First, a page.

• SR-71
  • Schmewbie
Re: Annual Blue Hill Observatory Climate Data
Reply #93
Frost pocket.  Sounds suspiciously like a transient low. 
  • Last Edit: March 06, 2018, 05:55:47 AM by SR-71

  • SR-71
  • Schmewbie
Re: Annual Blue Hill Observatory Climate Data
Reply #94

Also missing is anything where they cite warm bias attributable to the sensors themselves.  If there is any comparison of the old thermometers to the current sensors, I didn't find it.

  • F X
  • The one and only
Re: Annual Blue Hill Observatory Climate Data
Reply #95
missing is anything where they cite warm bias attributable to the sensors themselves.  If there is any comparison of the old thermometers to the current sensors, I didn't find it.
There are studies on this issue.  The difference is small enough not to matter.  Electronic sensors record transient changes, and require calibration, and degrade over time, but for the most part the difference in the actual reading is close enough.  The matter is the housing and set up of the station, not in the actual electronic sensor.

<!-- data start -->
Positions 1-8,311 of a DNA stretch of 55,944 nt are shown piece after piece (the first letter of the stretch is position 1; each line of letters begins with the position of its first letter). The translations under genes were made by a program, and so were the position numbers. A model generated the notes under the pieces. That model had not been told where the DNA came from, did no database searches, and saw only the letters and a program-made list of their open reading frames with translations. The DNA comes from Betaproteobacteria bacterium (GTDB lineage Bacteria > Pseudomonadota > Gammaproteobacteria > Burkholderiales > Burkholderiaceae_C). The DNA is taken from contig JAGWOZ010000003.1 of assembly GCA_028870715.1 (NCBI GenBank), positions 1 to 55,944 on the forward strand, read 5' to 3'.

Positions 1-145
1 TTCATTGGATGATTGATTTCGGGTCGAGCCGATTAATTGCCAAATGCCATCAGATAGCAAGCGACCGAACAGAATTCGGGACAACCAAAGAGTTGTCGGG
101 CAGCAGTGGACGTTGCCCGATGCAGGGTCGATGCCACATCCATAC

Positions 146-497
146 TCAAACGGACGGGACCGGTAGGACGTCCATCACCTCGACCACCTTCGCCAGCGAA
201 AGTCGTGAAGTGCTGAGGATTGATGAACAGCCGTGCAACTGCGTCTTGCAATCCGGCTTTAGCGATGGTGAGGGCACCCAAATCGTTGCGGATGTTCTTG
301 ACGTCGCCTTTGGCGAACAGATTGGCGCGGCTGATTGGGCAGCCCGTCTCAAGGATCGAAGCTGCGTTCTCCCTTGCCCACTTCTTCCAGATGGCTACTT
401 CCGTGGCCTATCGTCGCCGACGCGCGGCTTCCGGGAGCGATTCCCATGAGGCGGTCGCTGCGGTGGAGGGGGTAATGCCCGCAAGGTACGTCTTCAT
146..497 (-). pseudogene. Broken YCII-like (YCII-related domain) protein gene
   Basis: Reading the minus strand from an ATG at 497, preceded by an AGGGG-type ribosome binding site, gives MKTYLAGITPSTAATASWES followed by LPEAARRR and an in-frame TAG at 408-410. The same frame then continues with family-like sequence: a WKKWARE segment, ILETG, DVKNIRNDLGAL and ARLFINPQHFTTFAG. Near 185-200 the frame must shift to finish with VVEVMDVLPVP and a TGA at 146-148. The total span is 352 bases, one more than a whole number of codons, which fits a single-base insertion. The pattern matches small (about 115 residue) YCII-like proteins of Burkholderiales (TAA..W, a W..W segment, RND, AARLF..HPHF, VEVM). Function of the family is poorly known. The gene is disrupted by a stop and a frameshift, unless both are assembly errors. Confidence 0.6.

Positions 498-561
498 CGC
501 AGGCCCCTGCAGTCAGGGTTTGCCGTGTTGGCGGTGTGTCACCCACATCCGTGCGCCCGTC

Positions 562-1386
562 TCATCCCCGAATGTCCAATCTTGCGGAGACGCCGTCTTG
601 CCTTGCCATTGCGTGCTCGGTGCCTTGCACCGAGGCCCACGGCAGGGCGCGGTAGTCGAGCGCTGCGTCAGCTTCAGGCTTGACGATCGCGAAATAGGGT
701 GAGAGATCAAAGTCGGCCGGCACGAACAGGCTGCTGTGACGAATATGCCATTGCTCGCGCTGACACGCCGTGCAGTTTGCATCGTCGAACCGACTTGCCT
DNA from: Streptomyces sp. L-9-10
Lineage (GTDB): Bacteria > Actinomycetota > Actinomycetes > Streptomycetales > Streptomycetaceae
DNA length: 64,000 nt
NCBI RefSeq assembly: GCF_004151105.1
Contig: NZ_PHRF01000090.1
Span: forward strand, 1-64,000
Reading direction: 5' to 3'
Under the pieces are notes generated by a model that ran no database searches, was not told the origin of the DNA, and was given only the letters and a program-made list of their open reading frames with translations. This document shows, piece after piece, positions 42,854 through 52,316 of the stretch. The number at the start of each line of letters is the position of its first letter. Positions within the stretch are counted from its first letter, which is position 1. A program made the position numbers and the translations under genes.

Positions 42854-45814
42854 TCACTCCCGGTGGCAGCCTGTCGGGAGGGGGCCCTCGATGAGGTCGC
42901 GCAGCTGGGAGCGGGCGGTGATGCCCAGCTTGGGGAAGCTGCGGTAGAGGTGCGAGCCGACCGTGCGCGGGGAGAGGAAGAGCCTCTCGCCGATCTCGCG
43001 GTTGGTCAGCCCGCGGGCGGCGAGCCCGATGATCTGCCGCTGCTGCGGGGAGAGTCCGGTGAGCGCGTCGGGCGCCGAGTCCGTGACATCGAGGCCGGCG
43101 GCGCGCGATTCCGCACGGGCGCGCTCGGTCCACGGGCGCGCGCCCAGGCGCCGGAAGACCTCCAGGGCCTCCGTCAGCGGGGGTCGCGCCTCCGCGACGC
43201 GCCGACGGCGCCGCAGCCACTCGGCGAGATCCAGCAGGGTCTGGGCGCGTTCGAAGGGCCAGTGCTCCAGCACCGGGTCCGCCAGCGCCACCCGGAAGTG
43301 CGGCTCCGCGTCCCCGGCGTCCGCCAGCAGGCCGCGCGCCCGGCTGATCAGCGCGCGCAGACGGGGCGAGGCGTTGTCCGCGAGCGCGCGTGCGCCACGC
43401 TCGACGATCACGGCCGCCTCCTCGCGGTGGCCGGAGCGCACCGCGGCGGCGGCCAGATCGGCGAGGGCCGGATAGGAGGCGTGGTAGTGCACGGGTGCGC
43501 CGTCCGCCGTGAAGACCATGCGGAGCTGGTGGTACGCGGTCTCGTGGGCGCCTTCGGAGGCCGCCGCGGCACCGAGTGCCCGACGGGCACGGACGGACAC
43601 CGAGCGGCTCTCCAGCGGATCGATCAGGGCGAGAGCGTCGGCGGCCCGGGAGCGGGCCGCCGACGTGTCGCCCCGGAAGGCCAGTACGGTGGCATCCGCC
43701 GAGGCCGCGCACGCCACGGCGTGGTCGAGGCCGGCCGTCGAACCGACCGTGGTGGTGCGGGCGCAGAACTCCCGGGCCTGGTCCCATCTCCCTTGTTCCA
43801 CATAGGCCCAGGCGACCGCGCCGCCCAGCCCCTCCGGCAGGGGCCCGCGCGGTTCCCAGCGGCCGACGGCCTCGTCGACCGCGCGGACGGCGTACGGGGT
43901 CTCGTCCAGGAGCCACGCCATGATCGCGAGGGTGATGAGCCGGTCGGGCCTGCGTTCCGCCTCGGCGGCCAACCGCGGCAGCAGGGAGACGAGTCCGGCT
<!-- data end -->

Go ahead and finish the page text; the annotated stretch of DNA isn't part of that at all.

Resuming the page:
"If you pick up a starving dog and make him prosperous he will not bite you. This is the principal difference between a dog and man."
― Mark Twain 🔭

Re: Annual Blue Hill Observatory Climate Data
Reply #96
Grown ups, like legitimate meteorologists and associated climate related disciplines find a way to deal with the issue

Sure thing.  I mean it's not like these grown ups ever got anything wrong before or anything like that.  And they certainly do always "find a way to deal with" any issue at all.

Quote
but you throw up your hands like a babby and rend your garments over it.

:staregonk:

Quote
the vulnerably feeble minded.

:stare:

  • F X
  • The one and only
Re: Annual Blue Hill Observatory Climate Data
Reply #97
 :parrot:
"If you pick up a starving dog and make him prosperous he will not bite you. This is the principal difference between a dog and man."
― Mark Twain 🔭

Re: Annual Blue Hill Observatory Climate Data
Reply #98
:ironicat:

  • F X
  • The one and only
Re: Annual Blue Hill Observatory Climate Data
Reply #99
Here's the old if you don't like the readings blame the instrument manuever.  So predictable. 
They actually blame TOBs, location changes, and changes in equipment to explain away the extremely obvious problem with weather stations that simply show that there has been no warming.  In fact, many long term records show cooling.  With the natural climate cycles clearly evident in the actual real data.


"If you pick up a starving dog and make him prosperous he will not bite you. This is the principal difference between a dog and man."
― Mark Twain 🔭